By Juno McEnroe
Irish Examiner
March 23, 2012

A desperate last-minute information blitz by the Government has failed to persuade homeowners to pay the household charge.

Despite a nationwide pamphlet distribution campaign to homes which began yesterday, only a few extra thousand homeowners had registered for the charge by last night.

The leaflet drop is the second country-wide campaign to encourage homeowners to pay up.

But despite the move which began on Wednesday, only about 13,000 more homeowners had signed up to the levy by last night following the beginning of the nationwide leaflet drop.

The Department of Environment says the leaflet drop will not be complete until close to the payment deadline of Mar 31.

Opposition continues to mount against the €100 payment, with TDs set to meet with protestors this weekend.

Socialist Party leader Joe Higgins said the release of the Mahon Tribunal report yesterday on corrupt planning and payments to politicians would increase people’s anger against the charge.

He told the Dáil that the damning report would remind people about the “enormous greed and corruption of a tiny elite who plundered” society and this would “intensify the boycott against the household tax”.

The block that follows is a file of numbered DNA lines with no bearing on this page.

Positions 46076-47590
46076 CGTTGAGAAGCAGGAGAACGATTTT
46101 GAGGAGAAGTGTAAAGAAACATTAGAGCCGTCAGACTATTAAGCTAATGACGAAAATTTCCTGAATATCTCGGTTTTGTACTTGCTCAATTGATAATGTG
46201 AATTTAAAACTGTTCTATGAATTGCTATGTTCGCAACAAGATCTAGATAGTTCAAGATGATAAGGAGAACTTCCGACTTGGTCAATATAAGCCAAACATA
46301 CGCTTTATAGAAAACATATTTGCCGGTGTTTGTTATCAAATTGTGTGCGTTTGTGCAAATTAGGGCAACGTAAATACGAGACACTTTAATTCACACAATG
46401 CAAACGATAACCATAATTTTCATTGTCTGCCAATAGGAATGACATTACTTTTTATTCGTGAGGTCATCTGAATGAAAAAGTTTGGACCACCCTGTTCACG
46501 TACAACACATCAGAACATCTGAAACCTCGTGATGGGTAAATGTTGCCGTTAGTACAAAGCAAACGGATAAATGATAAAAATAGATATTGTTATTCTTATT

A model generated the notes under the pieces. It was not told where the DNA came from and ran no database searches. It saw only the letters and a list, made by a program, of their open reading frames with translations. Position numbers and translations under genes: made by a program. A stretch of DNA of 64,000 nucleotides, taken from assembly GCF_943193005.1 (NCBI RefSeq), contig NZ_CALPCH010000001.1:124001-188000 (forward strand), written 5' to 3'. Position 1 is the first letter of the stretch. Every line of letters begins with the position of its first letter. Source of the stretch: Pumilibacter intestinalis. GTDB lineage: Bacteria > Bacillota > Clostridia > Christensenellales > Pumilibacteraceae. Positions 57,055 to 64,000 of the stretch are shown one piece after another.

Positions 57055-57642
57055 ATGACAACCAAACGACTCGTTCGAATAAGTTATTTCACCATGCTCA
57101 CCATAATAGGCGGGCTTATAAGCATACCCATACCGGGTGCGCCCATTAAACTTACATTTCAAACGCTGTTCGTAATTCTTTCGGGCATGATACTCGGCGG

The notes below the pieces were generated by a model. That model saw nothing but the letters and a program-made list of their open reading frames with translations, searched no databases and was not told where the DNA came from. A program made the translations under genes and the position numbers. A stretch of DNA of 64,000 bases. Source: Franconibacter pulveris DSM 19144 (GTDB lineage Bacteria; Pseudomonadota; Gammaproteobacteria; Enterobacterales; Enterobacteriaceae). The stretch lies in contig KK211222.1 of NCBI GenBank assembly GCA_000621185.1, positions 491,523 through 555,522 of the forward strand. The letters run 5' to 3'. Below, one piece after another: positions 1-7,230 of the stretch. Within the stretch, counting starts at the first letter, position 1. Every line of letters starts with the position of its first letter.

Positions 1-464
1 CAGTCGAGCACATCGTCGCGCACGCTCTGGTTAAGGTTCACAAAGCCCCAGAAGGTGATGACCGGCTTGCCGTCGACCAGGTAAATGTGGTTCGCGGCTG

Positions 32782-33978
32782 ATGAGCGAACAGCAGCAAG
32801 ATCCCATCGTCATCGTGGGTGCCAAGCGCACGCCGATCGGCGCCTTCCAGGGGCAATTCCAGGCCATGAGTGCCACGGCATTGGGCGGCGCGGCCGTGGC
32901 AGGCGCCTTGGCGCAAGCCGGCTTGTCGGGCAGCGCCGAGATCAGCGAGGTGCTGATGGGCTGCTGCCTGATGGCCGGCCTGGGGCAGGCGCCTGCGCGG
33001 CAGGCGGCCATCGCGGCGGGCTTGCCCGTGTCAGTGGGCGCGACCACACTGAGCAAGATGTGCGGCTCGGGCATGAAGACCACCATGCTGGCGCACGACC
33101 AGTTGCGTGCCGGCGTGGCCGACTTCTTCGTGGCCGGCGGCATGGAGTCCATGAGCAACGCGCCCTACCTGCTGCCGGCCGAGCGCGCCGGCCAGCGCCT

Mr Higgins also claimed there was a “herd of elephants stampeding from Malin Head to Mizen Head” and that there was a “massive revolt” against the levy.

A national protest rally will be held in the National Stadium in Dublin tomorrow and trade unions are also backing opposition to the charge.

Figures last night show that 313,341 properties have now been registered for the charge, only about 13,000 extra in 24 hours, and that €31.3m has been collected in revenue. However, this is still far short of the estimated 1.6m homeowner payments the Government expects and the €160m it hopes to collect.

It has also emerged that it may be some months after the Mar 31 deadline before a complete database is available that shows the Government where all homes are for the proposed property tax, which will take over from the household charge.

The Department of Environment said last night that a comprehensive database which cross checked all addresses would not be ready for at least three months.

The spokeswoman insisted that non-payers of the charge could be pursued in April despite the software for the database not being fully in place by then.

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